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Jan 25, 2011 | 13:14 GMT

10 mins read

Mexico Security Memo: Jan. 25, 2011

Mexico Security Memo

San Luis Potosi Heats Up

Members of the Mexican federal police and the Mexican military engaged in several firefights along Federal Highway 57 corridor in San Luis Potosi (SLP) state Jan. 21 with suspected members of Los Zetas. Six gunmen, a suspected kidnapping victim and one federal police agent reportedly died in the gunfight, though according to some unconfirmed media reports, a member of the Mexican military and two additional federal police agents also died. SLP has been relatively quiet throughout much of the Mexican government's offensive against the country's criminal organizations. Still, the region is no stranger to organized criminal activity, as Los Zetas have had an established presence in SLP for several years. In the past several weeks, the region has witnessed a steady increase in organized crime-type activity, which could be a harbinger of things to come. The first firefight erupted around 10:30 a.m. near the SLP town of San Lorenzo, when Mexican Federal Highway Police attempted to pull over a vehicle carrying multiple occupants. A first officer had radioed for backup when the occupants of the vehicle opened fire, killing him and severely injuring his partner. When the backup arrived, they too, were greeted with a volley of bullets. The Mexican military soon arrived on the scene, according to a few media outlets citing eyewitness accounts. The military forces sought to engage the suspected gunmen and apparent reinforcement groups of gunmen. According to a SEDENA (the Spanish acronym for Mexico's Secretariat of Defense) press release, a group of gunmen simultaneously engaged a Mexican army patrol near Matehuala, several kilometers north of San Lorenzo. The press release said six gunmen died in both altercations and four were arrested. Military officials seized three rifles, two handguns, 37 magazines, three vehicles, radio/communications equipment and tactical equipment. After securing the sites of the attack and the weapons and equipment, the military patrol and federal police members searched for gunmen who had fled into the surrounding desert during the firefight. During the search, another group of gunmen attacked them. The incidents of Jan. 21 were just the latest in an uptick of organized criminal activity in the region. SLP has had between 22 and 35 organized crime-related deaths so far this year alone. While these numbers do not jump off the page compared to hot spots of cartel violence like Chihuahua and Sinaloa states, they are higher than normal for SLP and mark the continuation of a trend that began in the latter half of 2010, a year in which SLP witnessed a record 102 deaths compared to seven in 2009. No evidence has emerged of major cartel rivalries playing themselves out in SLP. Instead, the recent spike in violence seems to be from members or associates of Los Zetas increasingly coming in contact with members of the Mexican security forces, culminating in incidents like the one on Jan. 21. In the wake of this and future conflicts, Mexican security forces are likely to mount a stronger response in the form of increased patrols and checkpoints. This heightened response itself further increases the probability of future confrontations between organized criminal elements and the security forces in the coming weeks.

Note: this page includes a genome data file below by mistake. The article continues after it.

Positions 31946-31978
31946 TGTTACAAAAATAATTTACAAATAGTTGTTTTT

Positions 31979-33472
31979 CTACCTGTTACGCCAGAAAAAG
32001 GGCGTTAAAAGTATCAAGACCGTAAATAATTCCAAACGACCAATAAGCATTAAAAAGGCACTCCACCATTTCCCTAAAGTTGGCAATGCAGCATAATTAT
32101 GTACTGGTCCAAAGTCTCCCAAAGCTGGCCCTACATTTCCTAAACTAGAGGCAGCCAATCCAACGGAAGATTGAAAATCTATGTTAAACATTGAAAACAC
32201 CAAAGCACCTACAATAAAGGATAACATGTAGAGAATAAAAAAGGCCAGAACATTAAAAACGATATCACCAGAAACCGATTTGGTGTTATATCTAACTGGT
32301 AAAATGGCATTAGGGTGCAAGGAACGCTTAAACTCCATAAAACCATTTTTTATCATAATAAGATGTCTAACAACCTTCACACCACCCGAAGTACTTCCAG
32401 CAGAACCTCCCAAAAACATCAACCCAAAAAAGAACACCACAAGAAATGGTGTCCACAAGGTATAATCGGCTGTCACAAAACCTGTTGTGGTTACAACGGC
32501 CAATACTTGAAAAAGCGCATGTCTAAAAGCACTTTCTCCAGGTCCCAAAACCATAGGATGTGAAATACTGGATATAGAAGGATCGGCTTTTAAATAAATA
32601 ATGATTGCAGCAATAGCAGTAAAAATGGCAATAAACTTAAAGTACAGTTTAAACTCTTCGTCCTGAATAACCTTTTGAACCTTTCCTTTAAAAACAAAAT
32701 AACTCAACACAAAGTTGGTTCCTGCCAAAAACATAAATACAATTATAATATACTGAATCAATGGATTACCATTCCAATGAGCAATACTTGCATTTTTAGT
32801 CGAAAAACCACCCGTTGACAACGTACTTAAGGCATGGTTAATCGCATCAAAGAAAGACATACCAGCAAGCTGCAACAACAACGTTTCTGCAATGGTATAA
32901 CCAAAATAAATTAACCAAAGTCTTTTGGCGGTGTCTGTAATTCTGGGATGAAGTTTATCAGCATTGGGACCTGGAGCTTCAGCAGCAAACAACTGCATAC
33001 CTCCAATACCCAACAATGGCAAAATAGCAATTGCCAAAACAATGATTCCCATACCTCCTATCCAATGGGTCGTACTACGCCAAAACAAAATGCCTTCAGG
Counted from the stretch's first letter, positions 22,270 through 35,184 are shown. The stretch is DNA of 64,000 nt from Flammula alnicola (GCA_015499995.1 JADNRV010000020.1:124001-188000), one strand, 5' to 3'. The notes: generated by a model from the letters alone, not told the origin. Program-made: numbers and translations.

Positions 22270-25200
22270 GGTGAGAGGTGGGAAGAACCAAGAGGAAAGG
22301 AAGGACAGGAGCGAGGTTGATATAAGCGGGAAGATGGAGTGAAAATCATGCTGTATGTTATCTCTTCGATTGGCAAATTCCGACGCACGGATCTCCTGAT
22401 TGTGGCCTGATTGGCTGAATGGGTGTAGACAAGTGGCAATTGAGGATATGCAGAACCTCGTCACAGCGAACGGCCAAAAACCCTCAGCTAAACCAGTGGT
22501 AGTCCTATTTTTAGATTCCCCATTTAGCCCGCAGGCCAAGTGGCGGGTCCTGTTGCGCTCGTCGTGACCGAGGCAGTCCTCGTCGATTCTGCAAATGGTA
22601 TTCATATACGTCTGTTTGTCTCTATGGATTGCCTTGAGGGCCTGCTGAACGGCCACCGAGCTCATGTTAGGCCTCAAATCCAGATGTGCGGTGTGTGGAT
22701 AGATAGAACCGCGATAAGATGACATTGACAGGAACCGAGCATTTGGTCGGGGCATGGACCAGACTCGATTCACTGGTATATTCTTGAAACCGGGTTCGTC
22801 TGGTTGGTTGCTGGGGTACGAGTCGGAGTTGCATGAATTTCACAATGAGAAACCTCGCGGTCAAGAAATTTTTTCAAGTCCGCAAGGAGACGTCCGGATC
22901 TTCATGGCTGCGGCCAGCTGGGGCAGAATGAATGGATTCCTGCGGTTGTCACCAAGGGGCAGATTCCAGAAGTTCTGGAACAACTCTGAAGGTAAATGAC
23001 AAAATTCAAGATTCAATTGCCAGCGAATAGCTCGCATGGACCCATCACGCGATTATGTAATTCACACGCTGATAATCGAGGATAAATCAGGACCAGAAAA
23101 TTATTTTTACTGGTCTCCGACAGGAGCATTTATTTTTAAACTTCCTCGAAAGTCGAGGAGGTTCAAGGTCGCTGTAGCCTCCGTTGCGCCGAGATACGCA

The Arrest of El Amarillo

Members of the Mexican federal police arrested Flavio "El Amarillo" Mendez Santiago near the small city of Villa de Etla, Oaxaca state, on Jan. 18. Mendez was among the 30 original members of Los Zetas, recruited by Arturo "Z1" Guzman Decena in the 1990s to join the group, which originally served as the premier enforcement wing for the Gulf cartel and as the protective detail for former Gulf cartel leader Osiel Cardenas Guillen. Mendez reportedly rose through the ranks to run Los Zetas' intelligence network throughout Tamaulipas state and northeastern Mexico; for a period, he also served as Cardenas Guillen's personal bodyguard. At the time of his arrest, Mendez was the regional commander for Zeta operations in the southernmost portions of Mexico, primarily in the states of Oaxaca, Chiapas, portions of Tabasco and the southern half of the Mexican-Guatemalan border region. Most Zeta operations in this region involve migrant and human smuggling, a valuable industry where groups like Los Zetas can charge $1,000 to $10,000 per person seeking passage to the United States. While Mendez's arrest certainly has dealt a serious blow to Zeta operations in Oaxaca and Chiapas states, it does not necessarily affect the organization as a whole — such as in the volatile region of northeastern Mexico, where Los Zetas are fighting for control of their home turf. Los Zetas' structure is very hierarchical, with a clear chain of command. This means someone undoubtedly already has been assigned to replace Mendez. Even so, Mendez's knowledge, expertise and experience as one of the original Zeta members will be difficult to replace.

IED Detonates in Hidalgo State